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Three Key Takeaways from LMA’s Loan Operations Conference

By Robert Flowerday
Director, Business Development | Europe

By Kate Lagoe
Associate Director, Business Development | Europe
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Hosted in London by Allen & Overy, the Loan Market Association (LMA) Loan Operations Conference was well attended by operations and other loan market professionals from across the industry. The half-day event touched on topics including pandemic learnings and secondary market settlement times, LIBOR discontinuation, and agent landscapes. There were also discussions about facility documentation, and its impact on agent efficiency in future transactions, particularly in Europe where loan documents are often more bespoke and less standardised than in the US.

CSC’s Robert Flowerday and Kate Lagoe were in attendance and offer their perspective on conference takeaways.

#1 – The impact of continued growth in the direct lending market on agents

  • We continue to see movement toward direct lending in the European market, with an estimated 80% of mid-market lending undertaken by alternative credit funds. Expectations at the conference were that this trend will continue to grow.
  • The growth of the direct lending market in Europe in terms of volume is also matched by increasing ticket sizes. In this environment lenders are often under considerable pressure to close deals quickly and efficiently, thus the window for agents to onboard transactions is becoming ever tighter. It is more important than ever for agents to have an efficient KYC process and a pragmatic, flexible approach to document negotiation.
  • This increase in private lending has had an impact on independent agents becoming first choice providers, particularly as documentation adapts to consider more proactive roles for agents.

#2 – Market signals point to a potential recession with some quirks

  • The loan market has a likely maturity wall approaching at the end of 2023 and into 2024, with an estimated $50 billion of loans which will need to be refinanced.
  • This will happen in what is broadly expected to be a recessionary environment. Consistent with the U.S. markets, Europe is facing rising inflation, with high energy prices, uncertainty as a result of the Ukraine-Russia conflict, and a growing cost of living crisis. Rates are expected to continue to rise and the market has already begun to react with tightening spreads.
  • Interestingly, the traditional sectors we would typically expect to be hit first by a squeeze on consumer disposable incomes–aviation, other leisure travel, and eating out – are still performing well. This may be due to a change in consumer behaviours, as people rush to do things they’ve not been able to do during the pandemic.
  • Anecdotally this was seen in practice with the chaos at UK airports across the spring half term holidays and Jubilee weekend. However, it is questionable whether this atypical behaviour will continue to hold in the face of consistently rising costs.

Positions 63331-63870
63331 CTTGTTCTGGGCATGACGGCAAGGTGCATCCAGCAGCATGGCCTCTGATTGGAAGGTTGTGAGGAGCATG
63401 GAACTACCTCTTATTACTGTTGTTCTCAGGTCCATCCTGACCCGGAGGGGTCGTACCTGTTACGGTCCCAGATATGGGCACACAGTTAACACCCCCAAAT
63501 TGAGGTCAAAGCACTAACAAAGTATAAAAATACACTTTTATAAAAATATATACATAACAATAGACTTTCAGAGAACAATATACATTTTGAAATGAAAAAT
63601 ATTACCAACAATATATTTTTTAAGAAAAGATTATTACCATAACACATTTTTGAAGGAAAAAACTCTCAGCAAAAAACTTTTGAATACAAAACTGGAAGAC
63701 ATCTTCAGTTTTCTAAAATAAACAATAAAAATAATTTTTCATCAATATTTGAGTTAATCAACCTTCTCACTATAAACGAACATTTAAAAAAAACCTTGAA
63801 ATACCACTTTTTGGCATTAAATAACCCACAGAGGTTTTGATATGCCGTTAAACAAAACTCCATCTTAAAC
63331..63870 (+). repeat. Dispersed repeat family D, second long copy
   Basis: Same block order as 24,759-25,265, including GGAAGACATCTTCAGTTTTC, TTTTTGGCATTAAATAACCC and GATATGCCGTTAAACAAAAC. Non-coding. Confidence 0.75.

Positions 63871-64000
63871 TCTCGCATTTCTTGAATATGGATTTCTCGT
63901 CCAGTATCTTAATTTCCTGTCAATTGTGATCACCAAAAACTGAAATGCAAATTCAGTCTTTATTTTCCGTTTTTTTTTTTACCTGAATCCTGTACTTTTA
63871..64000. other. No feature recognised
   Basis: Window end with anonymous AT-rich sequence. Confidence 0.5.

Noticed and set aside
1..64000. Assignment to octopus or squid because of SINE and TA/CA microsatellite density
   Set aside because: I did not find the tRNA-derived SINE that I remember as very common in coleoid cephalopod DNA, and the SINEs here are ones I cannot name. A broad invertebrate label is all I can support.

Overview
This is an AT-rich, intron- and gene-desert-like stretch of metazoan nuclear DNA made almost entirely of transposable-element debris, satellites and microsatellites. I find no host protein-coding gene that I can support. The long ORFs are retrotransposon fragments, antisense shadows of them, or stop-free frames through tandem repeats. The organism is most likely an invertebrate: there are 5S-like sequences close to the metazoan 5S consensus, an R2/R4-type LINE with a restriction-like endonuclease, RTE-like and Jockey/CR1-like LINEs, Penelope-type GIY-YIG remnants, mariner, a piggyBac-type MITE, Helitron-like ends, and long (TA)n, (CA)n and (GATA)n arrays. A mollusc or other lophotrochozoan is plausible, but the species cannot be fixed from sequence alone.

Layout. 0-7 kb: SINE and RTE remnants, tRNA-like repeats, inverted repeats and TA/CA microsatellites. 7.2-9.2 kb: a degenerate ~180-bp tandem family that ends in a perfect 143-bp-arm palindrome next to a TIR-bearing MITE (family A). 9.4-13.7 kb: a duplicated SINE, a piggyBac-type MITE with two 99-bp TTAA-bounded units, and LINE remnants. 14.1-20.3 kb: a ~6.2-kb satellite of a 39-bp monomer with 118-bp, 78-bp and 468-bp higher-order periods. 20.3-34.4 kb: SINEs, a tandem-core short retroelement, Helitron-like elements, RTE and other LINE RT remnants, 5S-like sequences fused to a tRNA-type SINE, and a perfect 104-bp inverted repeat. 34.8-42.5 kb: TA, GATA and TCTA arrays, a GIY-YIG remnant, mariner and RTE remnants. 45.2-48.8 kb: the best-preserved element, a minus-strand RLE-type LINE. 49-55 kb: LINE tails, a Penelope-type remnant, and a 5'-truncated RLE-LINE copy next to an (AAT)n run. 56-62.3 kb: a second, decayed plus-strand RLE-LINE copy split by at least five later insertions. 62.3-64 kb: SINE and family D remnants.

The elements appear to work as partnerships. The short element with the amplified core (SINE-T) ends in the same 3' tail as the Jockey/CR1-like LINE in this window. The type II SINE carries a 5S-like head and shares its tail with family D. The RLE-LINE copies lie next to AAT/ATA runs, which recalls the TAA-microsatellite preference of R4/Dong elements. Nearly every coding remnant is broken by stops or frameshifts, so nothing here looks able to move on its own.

#3 – Loan documentation drafting is likely to have a material impact on outcomes of distressed situations

  • Cov-lite provisions have now been standard within documentation for some time but had not been broadly tested until the pandemic. The approach was proven to be successful during COVID-19, with more flexible covenants ensuring that borrowers were able to avoid defaults and engage proactively with creditors to reach mutually agreeable solutions.
  • However, it will be interesting to see how cov-lite provisions impact outcomes in the very different environment we are now heading towards. There is likely to be a different approach required in a broader recessionary context, where there is not the same package of government support or market goodwill to carry borrowers through.
  • Another trend we are seeing within documentation is that transfer provisions are becoming increasingly restrictive, to the extent that secondary trading is becoming more difficult for certain credits.
  • The impacts of this trend will be particularly clear in distressed scenarios where non-specialist lenders such as CLO managers may not be equipped to deal with the expected restructurings, and may not be able to trade out of a credit as a result of these restrictive transfer provisions.
  • If distressed debt does not get into the hands of those special situations lenders who are most able to deal with it, a proactive and experienced agent becomes ever more important to assist in moving the process forward.

Experience Matters

CSC is one of the world’s largest privately held businesses, offering loan agency, corporate trust and SPV management services for loan and capital markets transactions. We support borrowers, lenders, sponsors and advisers across a wide variety of asset classes. To learn more, visit us at or email us directly at or